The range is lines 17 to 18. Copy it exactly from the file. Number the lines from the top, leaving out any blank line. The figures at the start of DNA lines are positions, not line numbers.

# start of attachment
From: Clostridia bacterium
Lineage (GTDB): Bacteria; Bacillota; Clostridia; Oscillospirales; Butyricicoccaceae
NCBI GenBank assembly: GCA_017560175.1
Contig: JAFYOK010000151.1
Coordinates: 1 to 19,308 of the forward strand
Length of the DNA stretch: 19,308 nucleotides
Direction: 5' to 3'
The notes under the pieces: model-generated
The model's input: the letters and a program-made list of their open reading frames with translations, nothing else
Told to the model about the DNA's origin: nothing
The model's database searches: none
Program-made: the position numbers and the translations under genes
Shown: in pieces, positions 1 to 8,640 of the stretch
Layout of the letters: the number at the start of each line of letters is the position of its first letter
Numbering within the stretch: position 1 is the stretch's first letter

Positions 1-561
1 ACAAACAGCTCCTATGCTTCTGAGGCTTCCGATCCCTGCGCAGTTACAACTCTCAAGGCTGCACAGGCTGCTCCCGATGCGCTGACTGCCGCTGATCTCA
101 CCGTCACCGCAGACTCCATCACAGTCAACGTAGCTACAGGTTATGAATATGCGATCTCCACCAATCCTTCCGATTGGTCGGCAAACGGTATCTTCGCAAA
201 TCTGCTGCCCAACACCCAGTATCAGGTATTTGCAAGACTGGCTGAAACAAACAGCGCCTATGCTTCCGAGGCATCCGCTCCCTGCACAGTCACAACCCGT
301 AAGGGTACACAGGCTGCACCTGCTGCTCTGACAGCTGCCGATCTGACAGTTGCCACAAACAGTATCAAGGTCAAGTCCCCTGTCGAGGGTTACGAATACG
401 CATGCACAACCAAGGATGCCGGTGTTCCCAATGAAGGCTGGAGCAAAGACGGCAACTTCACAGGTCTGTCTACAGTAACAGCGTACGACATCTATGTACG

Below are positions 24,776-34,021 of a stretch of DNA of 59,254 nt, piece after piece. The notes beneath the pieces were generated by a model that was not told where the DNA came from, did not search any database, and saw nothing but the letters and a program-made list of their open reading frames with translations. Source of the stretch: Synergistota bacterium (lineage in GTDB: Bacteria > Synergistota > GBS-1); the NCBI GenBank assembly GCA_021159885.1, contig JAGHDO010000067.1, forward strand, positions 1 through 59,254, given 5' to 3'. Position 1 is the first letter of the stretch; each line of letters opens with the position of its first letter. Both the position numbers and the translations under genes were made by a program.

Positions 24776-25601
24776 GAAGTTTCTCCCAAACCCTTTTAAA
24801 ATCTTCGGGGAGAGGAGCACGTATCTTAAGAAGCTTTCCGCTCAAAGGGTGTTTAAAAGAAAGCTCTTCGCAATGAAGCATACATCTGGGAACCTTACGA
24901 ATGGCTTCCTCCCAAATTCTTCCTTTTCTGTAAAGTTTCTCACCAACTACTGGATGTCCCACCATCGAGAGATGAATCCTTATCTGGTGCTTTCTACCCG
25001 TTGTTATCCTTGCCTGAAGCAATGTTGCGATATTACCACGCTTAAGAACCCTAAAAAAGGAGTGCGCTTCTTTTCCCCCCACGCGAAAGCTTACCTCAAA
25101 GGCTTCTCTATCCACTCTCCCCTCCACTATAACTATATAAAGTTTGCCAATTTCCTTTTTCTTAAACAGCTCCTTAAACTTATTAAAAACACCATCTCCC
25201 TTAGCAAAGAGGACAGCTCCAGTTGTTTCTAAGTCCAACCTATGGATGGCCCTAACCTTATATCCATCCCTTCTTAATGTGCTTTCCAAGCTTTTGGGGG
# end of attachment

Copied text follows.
1 ACAAACAGCTCCTATGCTTCTGAGGCTTCCGATCCCTGCGCAGTTACAACTCTCAAGGCTGCACAGGCTGCTCCCGATGCGCTGACTGCCGCTGATCTCA
101 CCGTCACCGCAGACTCCATCACAGTCAACGTAGCTACAGGTTATGAATATGCGATCTCCACCAATCCTTCCGATTGGTCGGCAAACGGTATCTTCGCAAA